It’s ironic that the ACT (American College Testing) exam was created back in 1959 by a group of educators who hoped that it would replace the SAT (Scholastic Aptitude Test) because it would be better. But like a lot of things intended to make life better for students, the test actually made things a bit worse, because now most students take both tests and submit the results of the one that makes them look stronger.
Actually, taking both tests just to see how well you do is not a bad strategy. But when you look at the ACT vs. SAT question, you discover that you really could be likely to score better on one test than on the other. Each test favors certain types of test-takers and here’s a quick rundown of how the tests differ:
photo by cheese roc
- There is a science section on the ACT, but not on the SAT. It’s true that you will get science-related reading passages on the SAT, but they are designed to test your reading comprehension, not your science chops. So if you’re a future nuclear physicist, you might achieve a nice fat science score on the ACT. Do be aware however, that the science section on the ACT is a reasoning section that provides information and then asks you questions about it. In theory, you can’t be tested about subject matter that you already knew prior to taking the test.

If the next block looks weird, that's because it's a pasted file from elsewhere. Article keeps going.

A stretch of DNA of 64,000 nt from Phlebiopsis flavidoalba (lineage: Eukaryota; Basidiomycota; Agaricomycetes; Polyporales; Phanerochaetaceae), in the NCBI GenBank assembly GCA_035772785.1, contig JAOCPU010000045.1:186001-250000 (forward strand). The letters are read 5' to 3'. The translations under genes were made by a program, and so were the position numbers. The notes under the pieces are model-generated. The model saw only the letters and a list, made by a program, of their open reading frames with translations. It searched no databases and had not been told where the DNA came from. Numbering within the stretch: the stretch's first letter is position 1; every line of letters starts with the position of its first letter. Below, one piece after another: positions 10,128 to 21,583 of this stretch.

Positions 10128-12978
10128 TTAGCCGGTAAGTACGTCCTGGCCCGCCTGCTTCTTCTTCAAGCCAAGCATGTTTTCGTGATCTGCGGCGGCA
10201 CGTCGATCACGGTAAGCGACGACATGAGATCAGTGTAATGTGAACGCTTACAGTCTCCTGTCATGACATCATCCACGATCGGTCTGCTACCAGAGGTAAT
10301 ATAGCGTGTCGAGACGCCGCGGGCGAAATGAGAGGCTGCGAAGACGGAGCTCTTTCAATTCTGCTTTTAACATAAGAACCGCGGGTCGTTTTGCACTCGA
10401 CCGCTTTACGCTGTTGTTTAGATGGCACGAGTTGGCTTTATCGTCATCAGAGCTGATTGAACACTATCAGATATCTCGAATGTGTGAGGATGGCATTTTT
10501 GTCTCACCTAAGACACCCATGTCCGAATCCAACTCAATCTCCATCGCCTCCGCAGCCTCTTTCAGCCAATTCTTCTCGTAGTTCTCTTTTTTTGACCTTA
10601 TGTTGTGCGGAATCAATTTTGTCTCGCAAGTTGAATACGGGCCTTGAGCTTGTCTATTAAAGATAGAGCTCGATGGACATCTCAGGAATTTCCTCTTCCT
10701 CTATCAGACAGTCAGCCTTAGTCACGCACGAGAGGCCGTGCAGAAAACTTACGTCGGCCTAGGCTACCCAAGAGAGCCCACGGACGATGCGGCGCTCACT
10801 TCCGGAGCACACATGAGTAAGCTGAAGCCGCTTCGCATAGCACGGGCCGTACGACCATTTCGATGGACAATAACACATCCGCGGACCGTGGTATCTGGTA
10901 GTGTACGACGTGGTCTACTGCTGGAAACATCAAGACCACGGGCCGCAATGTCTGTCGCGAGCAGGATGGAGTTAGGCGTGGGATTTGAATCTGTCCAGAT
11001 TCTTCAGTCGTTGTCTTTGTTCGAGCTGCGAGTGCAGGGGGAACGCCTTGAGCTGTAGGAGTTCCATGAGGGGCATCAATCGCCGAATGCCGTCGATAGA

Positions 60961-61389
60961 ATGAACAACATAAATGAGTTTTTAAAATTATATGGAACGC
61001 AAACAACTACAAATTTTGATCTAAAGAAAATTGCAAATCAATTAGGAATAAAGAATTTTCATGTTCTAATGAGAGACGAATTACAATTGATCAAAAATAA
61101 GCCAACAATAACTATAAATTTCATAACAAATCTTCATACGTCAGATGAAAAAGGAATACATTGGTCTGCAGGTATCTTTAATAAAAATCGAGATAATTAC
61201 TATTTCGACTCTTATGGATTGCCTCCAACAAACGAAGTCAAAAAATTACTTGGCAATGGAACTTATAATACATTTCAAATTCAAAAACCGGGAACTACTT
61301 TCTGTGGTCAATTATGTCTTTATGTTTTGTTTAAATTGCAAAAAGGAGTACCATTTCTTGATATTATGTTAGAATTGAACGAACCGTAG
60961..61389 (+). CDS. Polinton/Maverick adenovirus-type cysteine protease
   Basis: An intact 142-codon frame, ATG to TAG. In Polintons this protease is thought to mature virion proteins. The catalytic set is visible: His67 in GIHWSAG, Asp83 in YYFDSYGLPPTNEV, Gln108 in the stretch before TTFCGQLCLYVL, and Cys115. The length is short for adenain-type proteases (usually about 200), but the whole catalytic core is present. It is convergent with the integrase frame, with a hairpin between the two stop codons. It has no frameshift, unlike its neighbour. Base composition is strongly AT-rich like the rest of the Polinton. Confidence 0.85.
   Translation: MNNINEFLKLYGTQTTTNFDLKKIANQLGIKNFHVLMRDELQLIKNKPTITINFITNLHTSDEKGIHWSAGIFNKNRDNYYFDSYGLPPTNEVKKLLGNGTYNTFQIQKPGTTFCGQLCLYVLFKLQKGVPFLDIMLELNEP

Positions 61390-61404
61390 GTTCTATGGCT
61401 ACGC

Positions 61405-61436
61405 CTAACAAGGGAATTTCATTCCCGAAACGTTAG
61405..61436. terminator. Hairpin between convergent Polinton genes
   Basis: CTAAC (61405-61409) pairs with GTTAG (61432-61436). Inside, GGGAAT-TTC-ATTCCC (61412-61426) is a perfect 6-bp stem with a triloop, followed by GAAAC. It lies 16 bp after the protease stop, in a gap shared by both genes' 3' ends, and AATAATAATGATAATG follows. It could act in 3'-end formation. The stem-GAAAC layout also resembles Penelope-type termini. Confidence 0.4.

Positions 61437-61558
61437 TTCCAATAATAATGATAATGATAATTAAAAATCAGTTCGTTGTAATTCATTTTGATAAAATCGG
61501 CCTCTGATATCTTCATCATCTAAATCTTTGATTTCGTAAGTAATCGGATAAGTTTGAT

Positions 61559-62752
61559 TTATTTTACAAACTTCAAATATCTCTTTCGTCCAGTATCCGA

- Certain colleges have decided to require the writing section of the ACT for all students who take the test, others have decided not to. This makes it even harder to decide which test to take. But the official ACT website offers a handy tool that lets you enter the name of a college or university and find out whether it requires the writing section from all applicants who take the ACT.
- The questions are structured differently. Since there are many differences, it is best for you to look at sample tests either in test-preparation books, or to look at sample ACT and sample SAT tests that are available online. Take sample tests and see how well you do.
And here’s another option . . .
If you dislike standardized tests or are not great at taking them, a growing number of American colleges have decided to make both the SAT and ACT tests optional. You can find a list of those schools on the website of The National Center for Fair and Open Testing.
Barry Lenson writes and edits the blog for StraighterLine.com.